GUILFORD -- In a surprise development, a slim majority of voters decided on Monday to not allow the future of Guilford’s middle school to be the subject of an Australian ballot vote in March.
Monday’s vote will not end the debate about sending Guilford’s seventh- and eighth-graders to Brattleboro Area Middle School next year. In fact, the matter likely still will come up at Town Meeting in March.
But officials say an Australian ballot would have made it easier for more residents to vote on the middle school issue. That’s why one school board member described herself as "baffled" after Monday’s vote.
"I’d love someone to explain this to me," board member Penny Lussier said. "I’m very confused."
Board members have been talking for months about possibly tuitioning seventh- and eighth-graders to BAMS. Some cite a shrinking enrollment in Guilford and the additional educational and extracurricular activities available at the larger school in Brattleboro.
At the same time, some have expressed concern about losing the individualized, "place-based" curriculum available to middle school students in Guilford.
There also are cost considerations, though Guilford board members have said their goal is to make the two middle school scenarios as financially neutral as possible.
But Monday’s special vote was about none of that.
Instead, board members simply were
In contrast, voting on a Town Meeting article happens only at a set point during the meeting when that article is discussed.
"The whole idea of the Australian ballot was to make sure that everybody in town gets to vote on this issue," said Dan Systo, Guilford School Board chairman.
Officials further clarified that, due to a recent rule change, there can be discussion at Town Meeting about a matter that’s up for Australian ballot.
There was little debate before Monday’s vote, and the relatively small crowd gathered in the Guilford Central School’s gym opted for a paper ballot. When those ballots were counted, the Australian-ballot proposal was voted down by a 28-26 vote.
That sparked a lengthy discussion that spilled into the regularly scheduled board meeting down the hall in the school’s library.
There seemed to be concern that an Australian ballot might have stunted further discussion on the middle school or would have led to an uninformed vote: One resident remarked on Monday that "informed votes are more important than just raw numbers."
But resident Don McLean also noted that a vote limited to Town Meeting participants can be skewed by low turnout.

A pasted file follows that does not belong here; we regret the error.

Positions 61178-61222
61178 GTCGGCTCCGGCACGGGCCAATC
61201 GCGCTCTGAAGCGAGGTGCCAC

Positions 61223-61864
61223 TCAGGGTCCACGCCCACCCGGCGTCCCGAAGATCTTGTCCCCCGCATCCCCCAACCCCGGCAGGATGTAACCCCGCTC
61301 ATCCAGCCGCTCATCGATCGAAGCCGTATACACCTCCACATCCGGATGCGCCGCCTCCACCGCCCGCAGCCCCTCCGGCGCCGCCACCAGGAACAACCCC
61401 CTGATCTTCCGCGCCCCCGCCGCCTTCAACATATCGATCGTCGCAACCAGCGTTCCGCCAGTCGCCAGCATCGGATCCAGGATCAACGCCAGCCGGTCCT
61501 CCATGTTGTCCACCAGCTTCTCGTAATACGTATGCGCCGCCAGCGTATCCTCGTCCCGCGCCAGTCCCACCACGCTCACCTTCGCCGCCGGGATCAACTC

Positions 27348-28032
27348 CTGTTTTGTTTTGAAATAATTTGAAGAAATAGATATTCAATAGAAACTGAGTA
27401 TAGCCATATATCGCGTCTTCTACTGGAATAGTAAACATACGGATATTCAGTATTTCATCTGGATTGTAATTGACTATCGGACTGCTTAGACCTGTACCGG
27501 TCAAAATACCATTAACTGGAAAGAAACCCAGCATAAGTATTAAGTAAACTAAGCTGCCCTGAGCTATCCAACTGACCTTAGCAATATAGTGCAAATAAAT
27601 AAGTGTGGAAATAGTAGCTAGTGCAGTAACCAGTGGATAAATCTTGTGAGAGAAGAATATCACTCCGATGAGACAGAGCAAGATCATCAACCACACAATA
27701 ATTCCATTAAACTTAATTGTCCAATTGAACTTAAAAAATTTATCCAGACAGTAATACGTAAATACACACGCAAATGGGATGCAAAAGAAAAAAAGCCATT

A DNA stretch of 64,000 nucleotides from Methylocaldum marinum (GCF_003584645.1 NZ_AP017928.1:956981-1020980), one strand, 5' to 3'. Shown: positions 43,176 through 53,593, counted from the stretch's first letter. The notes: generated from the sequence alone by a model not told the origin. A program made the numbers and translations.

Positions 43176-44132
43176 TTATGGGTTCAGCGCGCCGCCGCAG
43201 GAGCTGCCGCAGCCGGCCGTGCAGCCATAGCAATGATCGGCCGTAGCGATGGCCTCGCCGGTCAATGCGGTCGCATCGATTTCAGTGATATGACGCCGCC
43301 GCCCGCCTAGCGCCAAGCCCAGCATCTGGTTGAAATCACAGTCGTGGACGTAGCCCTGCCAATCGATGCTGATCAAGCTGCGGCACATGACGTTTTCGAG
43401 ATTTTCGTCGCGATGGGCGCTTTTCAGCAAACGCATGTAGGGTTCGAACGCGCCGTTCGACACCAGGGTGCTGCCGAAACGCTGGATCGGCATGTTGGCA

"You have 10 people leave to go to the bathroom, and the vote comes out differently," McLean said.
In reference to Monday’s special vote, McLean said there seemed to be confusion about it -- a sentiment echoed by a few others.
Ron Stahley, superintendent of the Windham Southeast Supervisory Union, was present for the vote and said he "clearly heard that some people wanted to have more discussion" on the middle school issue.
That left some board members frustrated. On one hand, Systo said there will be plenty of discussion in coming months at school board meetings.
"Almost every meeting (between) now and Town Meeting, we’re going to be discussing this," he said.
On the other hand, Systo and Lussier also wondered what it would take to get more residents involved in those discussions. In response to a question about delaying the middle school decision, Systo said the issue has been debated for years.
"How long to you prolong it?" he asked. "How long do you beat a dead horse?"
Lussier added: "At some point, serious decisions have to be made. We’re going to have to come up with a budget."
She also wondered whether a majority of residents thought the middle school debate was being rushed.
Stephen Redmond, a Guilford Center Road resident who participated in both the special vote and subsequent board meeting, said he wants more specifics before making a decision.
And he saw Monday’s debate as a positive development.
"I think we will see a lot of discussion now," Redmond said. "I think this is a good sign for either side of this issue."